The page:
[Page 155]. Copyright 2008 Reed Business Information.

Reviewed by School Library Journal Reviews (SLJ Reviews 2008 May)

Gr 7 Up— Ruby, 17, is taken in by her older sister and brother-in-law when her mother abandons her. Ruby and her sister haven't spoken since Cora left for college a decade earlier. She moves from a semi-heated, semi-lighted farmhouse to a McMansion in a gated community. The theme of abandonment permeates the narrative-Ruby's mother's disappearance, Cora's perceived abandonment, and all of the small abandonments around every corner throughout Ruby's life. The plot hinges luxuriously on character arc. Ruby's drama of pathological self-reliance to eventual trust plays out through thoughtful, though occasionally heavy-handed, inner monologue and metaphor. As always, Dessen's characters live and breathe. Ruby's sweet hipster brother-in-law and Nate, the freakishly affable hottie next door, are especially vivid, and Cora's change from bitter control freak to sympathetic co-protagonist is subtle and seamless. Though Ruby and Nate don't have quite the cinematic chemistry of many of Dessen's couples, their cautious friendship into romance seems that much more realistic. The author's feel for setting is as uncanny as ever, and Ruby's descriptions of the homogenous nouveau riche Anytown are sharp, clever, and honest. The dialogue, especially between Ruby and Cora, is crisp, layered, and natural. The slow unfolding adds to an anticipatory mood. What's more, secrets and situations revealed in the second half of the novel are resolved more believably by already deeply developed characters. Recommend this one to patient, sophisticated readers.—Johanna Lewis, New York Public Library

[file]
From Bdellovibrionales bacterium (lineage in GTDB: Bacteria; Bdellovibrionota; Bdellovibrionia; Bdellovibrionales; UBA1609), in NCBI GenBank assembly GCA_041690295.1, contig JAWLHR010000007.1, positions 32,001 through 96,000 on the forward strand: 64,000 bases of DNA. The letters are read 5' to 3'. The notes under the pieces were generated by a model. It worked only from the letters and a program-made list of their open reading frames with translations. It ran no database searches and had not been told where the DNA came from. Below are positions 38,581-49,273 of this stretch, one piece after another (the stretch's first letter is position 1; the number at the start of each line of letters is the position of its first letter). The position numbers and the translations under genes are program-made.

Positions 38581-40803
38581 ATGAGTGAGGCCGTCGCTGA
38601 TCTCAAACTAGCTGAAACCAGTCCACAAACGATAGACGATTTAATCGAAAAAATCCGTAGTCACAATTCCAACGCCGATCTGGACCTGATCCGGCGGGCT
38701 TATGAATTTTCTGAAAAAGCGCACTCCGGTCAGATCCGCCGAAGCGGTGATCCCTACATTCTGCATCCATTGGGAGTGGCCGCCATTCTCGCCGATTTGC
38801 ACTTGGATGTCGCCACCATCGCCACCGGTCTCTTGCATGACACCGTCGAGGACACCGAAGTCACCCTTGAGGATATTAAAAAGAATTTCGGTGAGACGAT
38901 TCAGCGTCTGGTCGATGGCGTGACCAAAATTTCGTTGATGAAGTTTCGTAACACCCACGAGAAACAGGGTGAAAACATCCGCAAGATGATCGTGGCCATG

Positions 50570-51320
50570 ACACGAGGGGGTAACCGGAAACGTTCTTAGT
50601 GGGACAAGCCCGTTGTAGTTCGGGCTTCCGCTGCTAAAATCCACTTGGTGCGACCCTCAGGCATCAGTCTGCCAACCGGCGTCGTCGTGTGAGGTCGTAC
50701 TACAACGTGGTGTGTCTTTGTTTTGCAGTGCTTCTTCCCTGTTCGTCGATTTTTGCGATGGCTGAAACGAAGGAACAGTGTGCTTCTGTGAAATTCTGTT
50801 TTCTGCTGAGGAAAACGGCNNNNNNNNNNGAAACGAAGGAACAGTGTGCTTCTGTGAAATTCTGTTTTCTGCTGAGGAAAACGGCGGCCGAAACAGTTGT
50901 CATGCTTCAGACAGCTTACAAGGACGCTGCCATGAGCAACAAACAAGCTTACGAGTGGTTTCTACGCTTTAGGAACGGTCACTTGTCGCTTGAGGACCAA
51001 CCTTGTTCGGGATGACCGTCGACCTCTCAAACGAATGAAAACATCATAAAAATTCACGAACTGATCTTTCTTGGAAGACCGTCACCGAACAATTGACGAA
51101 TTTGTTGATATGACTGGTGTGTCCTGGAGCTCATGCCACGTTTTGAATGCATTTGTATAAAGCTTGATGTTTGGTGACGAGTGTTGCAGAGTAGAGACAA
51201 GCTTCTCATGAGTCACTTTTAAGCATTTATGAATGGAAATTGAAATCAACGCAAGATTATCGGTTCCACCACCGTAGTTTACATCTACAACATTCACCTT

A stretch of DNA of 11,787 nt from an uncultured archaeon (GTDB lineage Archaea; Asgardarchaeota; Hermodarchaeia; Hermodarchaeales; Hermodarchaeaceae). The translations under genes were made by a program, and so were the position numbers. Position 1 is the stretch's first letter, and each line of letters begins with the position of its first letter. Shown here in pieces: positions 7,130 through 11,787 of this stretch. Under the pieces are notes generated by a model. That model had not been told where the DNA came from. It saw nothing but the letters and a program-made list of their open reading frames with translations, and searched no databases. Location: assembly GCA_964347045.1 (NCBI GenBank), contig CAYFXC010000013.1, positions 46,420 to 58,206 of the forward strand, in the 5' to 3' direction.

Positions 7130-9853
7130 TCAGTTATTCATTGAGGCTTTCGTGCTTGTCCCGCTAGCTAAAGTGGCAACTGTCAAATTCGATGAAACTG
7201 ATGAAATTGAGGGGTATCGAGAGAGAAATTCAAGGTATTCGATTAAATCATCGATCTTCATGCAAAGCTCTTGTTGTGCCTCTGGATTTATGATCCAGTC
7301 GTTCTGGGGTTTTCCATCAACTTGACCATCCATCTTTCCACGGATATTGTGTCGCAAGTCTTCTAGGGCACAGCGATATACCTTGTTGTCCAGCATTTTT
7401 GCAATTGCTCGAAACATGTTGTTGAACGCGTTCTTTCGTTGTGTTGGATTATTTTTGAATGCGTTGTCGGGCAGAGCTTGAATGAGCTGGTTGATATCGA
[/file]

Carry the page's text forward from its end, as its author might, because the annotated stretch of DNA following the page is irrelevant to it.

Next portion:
[Page 121]. Copyright 2008 Reed Business Information.